Mary Rose Corkery
A fraternity at the University of New Hampshire was temporarily suspended after new COVID cases were connected to a party, according to the university.
The Theta Chi fraternity was placed on “interim suspension” following an Aug. 29 party connected to 11 new COVID-19 cases, according to a school statement. Both students and non-students attended the party, the New York Post reported.
“Let me be clear: this is reckless behavior and the kind of behavior that undermines our planning and will lead to us switching to a fully remote mode,” James Dean Jr., the university president, said in a statement.
“We have repeatedly asked all members of our community to practice and adhere to public health guidelines to reduce the spread of COVID (mask wearing, social distancing, no large gatherings, etc) and I’ve been pleased that the overwhelming majority of you are following these guidelines,” the statement continued.
More than 100 people went to the party, where masks were not worn, according to Dean’s statement. The school confirmed a cluster at the fraternity and the 11 new coronavirus cases included people from the University of New Hampshire, the statement said.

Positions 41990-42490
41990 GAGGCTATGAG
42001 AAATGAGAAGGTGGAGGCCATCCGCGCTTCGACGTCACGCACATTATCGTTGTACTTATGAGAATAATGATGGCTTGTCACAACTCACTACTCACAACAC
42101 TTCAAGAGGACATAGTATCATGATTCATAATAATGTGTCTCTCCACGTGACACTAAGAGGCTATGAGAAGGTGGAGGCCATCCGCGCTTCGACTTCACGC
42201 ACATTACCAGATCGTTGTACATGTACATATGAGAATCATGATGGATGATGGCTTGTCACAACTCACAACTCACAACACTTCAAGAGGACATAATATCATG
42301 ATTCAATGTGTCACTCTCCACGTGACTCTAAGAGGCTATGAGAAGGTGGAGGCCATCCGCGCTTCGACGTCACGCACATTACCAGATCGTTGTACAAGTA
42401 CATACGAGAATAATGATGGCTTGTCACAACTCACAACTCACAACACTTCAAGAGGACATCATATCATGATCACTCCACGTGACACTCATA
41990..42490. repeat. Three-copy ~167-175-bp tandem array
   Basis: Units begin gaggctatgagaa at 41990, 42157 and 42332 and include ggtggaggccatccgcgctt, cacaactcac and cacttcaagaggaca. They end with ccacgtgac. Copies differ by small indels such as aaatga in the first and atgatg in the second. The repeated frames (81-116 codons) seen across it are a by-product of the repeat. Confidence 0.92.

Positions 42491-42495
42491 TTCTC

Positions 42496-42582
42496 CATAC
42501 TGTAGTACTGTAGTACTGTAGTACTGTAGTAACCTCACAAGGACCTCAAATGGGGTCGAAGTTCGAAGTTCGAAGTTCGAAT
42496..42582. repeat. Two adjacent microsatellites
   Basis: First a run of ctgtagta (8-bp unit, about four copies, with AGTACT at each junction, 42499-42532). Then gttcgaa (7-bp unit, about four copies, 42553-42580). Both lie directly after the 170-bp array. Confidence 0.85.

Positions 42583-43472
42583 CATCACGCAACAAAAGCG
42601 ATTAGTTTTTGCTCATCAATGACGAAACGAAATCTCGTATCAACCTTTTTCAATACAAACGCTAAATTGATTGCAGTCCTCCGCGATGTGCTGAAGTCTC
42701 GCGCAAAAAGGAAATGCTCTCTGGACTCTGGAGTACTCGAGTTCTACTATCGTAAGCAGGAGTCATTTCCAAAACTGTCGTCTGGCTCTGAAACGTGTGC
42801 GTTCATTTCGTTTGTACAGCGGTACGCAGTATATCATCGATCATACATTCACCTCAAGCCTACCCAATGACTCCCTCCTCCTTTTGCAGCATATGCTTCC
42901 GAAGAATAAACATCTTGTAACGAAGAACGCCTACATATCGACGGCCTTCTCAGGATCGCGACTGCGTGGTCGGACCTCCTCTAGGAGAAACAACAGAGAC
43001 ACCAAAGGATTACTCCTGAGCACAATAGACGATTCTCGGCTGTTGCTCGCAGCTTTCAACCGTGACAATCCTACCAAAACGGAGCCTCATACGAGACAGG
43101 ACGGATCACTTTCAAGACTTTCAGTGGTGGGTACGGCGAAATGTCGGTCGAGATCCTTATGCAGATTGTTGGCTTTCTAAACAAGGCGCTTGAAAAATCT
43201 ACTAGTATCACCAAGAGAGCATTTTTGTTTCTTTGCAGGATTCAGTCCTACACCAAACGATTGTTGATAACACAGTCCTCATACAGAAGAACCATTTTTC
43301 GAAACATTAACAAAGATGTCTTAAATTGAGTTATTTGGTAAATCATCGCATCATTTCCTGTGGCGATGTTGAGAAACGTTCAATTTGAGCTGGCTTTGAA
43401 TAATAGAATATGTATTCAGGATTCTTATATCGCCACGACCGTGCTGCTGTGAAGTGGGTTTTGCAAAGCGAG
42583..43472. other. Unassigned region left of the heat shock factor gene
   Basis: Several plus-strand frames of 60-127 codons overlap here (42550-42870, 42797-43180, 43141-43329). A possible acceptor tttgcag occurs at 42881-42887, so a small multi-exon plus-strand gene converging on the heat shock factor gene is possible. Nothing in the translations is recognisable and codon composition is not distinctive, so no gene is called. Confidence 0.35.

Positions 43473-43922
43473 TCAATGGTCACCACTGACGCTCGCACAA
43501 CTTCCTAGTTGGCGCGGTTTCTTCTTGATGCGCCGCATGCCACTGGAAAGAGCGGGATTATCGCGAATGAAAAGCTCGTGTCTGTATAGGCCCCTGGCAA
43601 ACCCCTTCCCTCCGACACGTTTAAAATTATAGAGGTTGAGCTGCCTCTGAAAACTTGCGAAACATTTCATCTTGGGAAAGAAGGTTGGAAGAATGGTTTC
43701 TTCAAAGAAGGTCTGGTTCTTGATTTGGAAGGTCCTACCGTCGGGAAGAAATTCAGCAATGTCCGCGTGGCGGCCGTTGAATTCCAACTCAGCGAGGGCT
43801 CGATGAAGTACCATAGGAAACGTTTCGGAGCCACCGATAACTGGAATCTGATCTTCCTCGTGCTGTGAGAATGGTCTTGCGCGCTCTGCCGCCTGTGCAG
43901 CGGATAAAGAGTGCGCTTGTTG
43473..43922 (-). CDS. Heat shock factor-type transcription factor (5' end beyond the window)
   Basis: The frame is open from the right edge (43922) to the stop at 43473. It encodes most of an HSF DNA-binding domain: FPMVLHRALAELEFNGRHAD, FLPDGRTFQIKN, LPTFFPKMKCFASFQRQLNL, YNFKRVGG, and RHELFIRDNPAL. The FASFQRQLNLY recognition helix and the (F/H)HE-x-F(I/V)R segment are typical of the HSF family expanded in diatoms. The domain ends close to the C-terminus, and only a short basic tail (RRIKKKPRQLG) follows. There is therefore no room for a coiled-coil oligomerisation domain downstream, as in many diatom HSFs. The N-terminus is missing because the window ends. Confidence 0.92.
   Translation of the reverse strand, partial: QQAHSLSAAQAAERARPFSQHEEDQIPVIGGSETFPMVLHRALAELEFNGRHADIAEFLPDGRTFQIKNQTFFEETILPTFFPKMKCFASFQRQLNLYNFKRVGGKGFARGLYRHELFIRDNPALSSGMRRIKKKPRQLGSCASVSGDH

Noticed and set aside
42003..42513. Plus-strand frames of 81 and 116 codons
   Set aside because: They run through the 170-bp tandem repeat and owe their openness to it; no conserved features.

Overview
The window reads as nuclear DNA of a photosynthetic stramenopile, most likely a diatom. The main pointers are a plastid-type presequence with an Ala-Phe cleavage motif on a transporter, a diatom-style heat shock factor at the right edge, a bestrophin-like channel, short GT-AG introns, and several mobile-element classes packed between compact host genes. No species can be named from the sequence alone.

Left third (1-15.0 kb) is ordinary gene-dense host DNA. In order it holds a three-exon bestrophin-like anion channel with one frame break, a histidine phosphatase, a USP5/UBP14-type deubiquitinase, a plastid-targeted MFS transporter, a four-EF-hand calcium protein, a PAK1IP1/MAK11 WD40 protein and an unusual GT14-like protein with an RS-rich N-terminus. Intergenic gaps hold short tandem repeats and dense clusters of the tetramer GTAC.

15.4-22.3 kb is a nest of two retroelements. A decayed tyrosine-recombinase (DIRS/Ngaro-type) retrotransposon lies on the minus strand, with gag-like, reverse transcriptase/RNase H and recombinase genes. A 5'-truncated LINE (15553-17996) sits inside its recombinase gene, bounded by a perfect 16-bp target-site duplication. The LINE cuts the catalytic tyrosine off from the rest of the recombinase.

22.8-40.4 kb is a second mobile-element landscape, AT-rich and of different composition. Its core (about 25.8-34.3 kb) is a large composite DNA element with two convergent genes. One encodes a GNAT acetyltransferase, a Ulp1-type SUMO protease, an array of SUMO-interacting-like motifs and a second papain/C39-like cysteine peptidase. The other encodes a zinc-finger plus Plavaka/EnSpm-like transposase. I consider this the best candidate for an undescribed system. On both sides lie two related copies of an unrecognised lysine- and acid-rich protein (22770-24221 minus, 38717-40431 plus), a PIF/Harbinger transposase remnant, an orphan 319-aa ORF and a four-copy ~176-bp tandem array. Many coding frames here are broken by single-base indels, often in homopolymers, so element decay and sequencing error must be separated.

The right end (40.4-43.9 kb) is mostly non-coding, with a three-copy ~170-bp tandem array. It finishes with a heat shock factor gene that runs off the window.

“The August 29 party is reprehensible and will not be tolerated. As soon as we heard of this party at Theta Chi, we started an investigation with the Interfraternity Council,” Dean said in the statement.
We will be pursuing student conduct charges against the organizers and all students who attended the event.”
— University of New Hampshire (@UofNH) September 7, 2020
“Theta Chi is under interim suspension immediately, as will any fraternity/sorority or other student organization that behaves in a similar manner, while we conduct the investigation. Until the investigation is complete, there is a moratorium on any in-person gatherings of any size within these groups,” the university president added.
Colleges and universities across the country have taken precautions in order to prevent spreading the coronavirus.
At Penn State University, two fraternities were suspended for failing to obey virus restrictions, according to university press releases.
The Kappa Alpha fraternity’s recognition at Furman University was suspended for, at minimum, four years, according to a school statement. There were “unauthorized parties at their former fraternity house on August 21 and 22,” according to the statement.
At West Virginia University, 29 students were put “on immediate interim suspension” after reports of fraternity parties in early September and “additional sanctions are pending as investigations continue,” according to a school statement. The fraternities are not “recognized” by the university, according to the statement.
UNH spokeswoman Erika Mantz referred the Daily Caller News Foundation to Dean’s public statements.
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